SocialFacebook Offers Rolls Out to Local U.S. Businesses
Facebook Offers Rolls Out to Local U.S. Businesses
Facebook is rolling out its Offers marketing platform to local businesses in the U.S.. Before, Offers - which competes with Google's platform by the same name - had been available to a limited number of test partners during the last four months.
Facebook is rolling out its Offers marketing platform to local U.S. businesses. Before, Offers – which competes with Google’s platform by the same name, Groupon, and LivingSocial – had been available to a limited number of test partners in the U.S. during the last four months. They included Macy’s, Walgreens, Old Navy, and others.
A Facebook rep said any U.S. business on Facebook could now run an Offer free of charge on the self-service platform. Unlike Groupon, LivingSocial, and Google Offers, Facebook won’t take a sales cut for redeemed vouchers.
The deals will be distributed to an advertiser’s likes/fans in the news feed on the social site. When a Facebook user claims an Offer, his or her friends will see an ad in their news feed. The action will also post to a user’s Timeline.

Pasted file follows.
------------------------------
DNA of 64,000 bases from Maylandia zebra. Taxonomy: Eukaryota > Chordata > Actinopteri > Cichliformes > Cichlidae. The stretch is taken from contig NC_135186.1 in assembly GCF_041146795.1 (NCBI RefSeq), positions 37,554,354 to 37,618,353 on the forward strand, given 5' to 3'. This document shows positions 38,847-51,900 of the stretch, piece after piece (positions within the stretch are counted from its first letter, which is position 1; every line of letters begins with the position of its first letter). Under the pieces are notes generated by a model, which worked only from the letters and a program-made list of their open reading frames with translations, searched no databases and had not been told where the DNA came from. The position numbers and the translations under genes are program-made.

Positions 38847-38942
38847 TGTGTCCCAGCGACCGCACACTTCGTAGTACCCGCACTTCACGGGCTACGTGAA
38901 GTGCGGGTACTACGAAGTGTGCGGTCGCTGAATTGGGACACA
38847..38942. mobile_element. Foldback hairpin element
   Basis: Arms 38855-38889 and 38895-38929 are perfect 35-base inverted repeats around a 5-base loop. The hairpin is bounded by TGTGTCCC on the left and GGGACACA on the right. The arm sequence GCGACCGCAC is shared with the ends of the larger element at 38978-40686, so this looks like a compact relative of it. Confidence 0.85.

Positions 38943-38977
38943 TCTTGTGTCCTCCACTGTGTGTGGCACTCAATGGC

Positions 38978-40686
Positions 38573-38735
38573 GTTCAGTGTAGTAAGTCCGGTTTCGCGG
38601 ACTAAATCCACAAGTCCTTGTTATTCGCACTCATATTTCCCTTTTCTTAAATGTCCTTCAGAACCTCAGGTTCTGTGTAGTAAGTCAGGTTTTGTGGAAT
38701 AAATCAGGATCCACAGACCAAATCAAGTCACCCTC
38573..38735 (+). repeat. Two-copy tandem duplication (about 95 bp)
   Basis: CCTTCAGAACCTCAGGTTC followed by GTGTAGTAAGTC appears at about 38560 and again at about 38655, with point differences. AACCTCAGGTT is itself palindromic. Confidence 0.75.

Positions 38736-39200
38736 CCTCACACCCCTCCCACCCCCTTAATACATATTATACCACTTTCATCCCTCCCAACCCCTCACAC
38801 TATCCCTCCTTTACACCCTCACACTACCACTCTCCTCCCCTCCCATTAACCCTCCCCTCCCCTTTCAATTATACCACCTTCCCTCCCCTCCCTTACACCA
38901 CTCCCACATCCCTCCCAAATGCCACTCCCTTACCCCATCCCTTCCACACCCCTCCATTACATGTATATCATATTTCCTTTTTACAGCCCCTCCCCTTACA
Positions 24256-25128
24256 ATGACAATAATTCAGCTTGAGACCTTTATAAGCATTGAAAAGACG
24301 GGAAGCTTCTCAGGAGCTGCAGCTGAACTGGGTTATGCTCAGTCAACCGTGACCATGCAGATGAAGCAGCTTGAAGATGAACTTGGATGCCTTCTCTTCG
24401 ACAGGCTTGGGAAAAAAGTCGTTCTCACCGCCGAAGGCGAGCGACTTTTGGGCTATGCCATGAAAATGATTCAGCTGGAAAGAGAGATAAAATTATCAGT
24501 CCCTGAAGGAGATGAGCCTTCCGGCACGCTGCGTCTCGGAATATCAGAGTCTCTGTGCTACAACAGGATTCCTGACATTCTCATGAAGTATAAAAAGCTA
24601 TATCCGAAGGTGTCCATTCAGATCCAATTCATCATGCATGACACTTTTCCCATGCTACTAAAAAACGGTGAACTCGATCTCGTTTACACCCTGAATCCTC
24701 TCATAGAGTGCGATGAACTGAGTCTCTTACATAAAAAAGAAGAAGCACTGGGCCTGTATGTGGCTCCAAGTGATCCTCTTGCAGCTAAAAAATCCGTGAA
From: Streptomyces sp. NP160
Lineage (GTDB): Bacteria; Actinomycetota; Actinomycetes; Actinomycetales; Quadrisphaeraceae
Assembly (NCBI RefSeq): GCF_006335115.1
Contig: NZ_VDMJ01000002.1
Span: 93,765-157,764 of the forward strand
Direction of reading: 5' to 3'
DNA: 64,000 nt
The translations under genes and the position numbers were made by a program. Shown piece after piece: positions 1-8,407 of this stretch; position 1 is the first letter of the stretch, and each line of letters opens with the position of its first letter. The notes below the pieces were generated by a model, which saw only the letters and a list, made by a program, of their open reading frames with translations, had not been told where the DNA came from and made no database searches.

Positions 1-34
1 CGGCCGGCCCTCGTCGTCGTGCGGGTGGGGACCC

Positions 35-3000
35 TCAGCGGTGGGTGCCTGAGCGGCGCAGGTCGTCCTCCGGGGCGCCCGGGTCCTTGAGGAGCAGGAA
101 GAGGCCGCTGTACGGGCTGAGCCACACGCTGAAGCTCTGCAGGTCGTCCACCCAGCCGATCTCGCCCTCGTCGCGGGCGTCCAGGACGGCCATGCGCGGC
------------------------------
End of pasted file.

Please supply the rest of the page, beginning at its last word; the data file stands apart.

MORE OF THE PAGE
Businesses have to pay to create greater distribution via Facebook Marketplace Ads or Sponsored Stories, according to the Menlo Park, CA-based firm. It says the program is still in beta mode.
CEO Mark Zuckerberg’s company started allowing marketers in Turkey, Australia, New Zealand, Japan, and Singapore last month to test the deals-based product.
The Offers rollout for merchants, along with the company’s recent purchase of local marketing platform TagTile, demonstrates that pre-IPO Facebook is extremely focused not only on global expansion but also the local front.
Following a two-week “roadshow” to pitch potential investors, Facebook now appears on track to go public May 18 – despite reports of a potential delay of its initial public offering (IPO). Facebook’s IPO is one of the most eagerly-awaited since Google hit Wall Street in 2004.
According to a regulatory filing, Facebook’s IPO would value the company at up to $95 billion (which would be the highest valuation ever for a technology firm) and could raise as much as $13.6 billion, half of which would go to existing shareholders. Facebook plans to set the price for its shares between $28 and $35 each.
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